Images of euro banknotes can be used without our prior authorisation provided the reproductions comply with the ECB’s rules (see in particular Article 2 of Decision ECB/2013/10). These help to ensure that a reproduction cannot be confused with a genuine banknote, and thus play a part in maintaining trust in the single currency.
You can obtain zipped files containing low-resolution images (72 dpi) of the first series and the Europa series of banknotes.
If you wish to reproduce high-resolution images of euro banknotes and have a legitimate professional interest in doing so, please write to email@example.com and explain why you need them, providing:
You will then be asked to complete and submit a confidentiality declaration, which must be signed by an authorised representative of your company. Unless you specifically indicate otherwise, we will provide images of the most recently issued or unveiled banknote from the Europa series (300 dpi; TIFF format; marked “SPECIMEN”). The images will not trigger the CDS. We will aim to meet your request within five working days of receiving the duly completed and signed confidentiality declaration.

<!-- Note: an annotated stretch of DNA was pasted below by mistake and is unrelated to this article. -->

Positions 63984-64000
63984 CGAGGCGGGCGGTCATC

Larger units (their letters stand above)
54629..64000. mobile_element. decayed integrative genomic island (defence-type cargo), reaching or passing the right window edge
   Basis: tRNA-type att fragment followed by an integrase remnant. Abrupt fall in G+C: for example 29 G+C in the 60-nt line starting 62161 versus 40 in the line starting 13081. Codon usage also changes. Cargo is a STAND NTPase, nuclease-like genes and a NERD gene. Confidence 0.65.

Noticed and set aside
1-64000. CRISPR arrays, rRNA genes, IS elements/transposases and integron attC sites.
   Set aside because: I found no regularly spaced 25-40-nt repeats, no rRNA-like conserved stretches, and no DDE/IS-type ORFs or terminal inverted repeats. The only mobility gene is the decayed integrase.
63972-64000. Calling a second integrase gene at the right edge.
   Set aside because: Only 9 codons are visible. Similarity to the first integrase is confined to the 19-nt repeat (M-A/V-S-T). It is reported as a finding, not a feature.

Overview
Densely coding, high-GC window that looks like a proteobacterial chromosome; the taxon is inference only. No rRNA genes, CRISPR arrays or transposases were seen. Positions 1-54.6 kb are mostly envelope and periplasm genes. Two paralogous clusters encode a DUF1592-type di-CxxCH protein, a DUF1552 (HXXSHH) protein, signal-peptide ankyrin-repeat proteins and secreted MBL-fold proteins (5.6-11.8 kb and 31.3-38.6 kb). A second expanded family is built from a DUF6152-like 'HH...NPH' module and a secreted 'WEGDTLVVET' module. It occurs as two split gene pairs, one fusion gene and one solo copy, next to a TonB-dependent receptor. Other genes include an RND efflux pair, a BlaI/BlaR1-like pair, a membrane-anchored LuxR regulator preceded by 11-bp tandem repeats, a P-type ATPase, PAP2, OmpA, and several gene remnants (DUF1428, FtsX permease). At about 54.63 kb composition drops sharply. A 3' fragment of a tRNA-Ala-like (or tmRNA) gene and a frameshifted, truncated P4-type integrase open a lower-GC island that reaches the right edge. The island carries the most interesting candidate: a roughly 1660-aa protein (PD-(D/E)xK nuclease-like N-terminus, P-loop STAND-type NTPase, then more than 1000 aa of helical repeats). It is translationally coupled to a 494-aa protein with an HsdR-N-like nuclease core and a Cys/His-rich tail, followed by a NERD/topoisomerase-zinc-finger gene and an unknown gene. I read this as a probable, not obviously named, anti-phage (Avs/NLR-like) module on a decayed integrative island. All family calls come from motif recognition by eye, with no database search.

Digital imaging hardware and software is being increasingly used by counterfeiters. In response, the Central Bank Counterfeit Deterrence Group – an international group of more than 30 central banks which was set up at the request of the G10 central bank governors – has developed a counterfeit deterrence system (CDS) which prevents the capture or reproduction of images of protected banknotes. The system has been voluntarily adopted by hardware and software producers.
The rules contribute to the integrity of euro banknotes. They ensure that the public can distinguish genuine banknotes from reproductions.
As long as reproductions in advertising or illustrations cannot be mistaken for genuine banknotes they can be used without prior authorisation of the ECB.
For details, see:
Metallic objects bearing the words "euro" or "euro cent" or showing a design which is similar to the design of the euro coins could be mistaken for legal tender coins by the public.
Only medals and tokens which cannot be mistaken for genuine euro coins may be produced.
For details, see: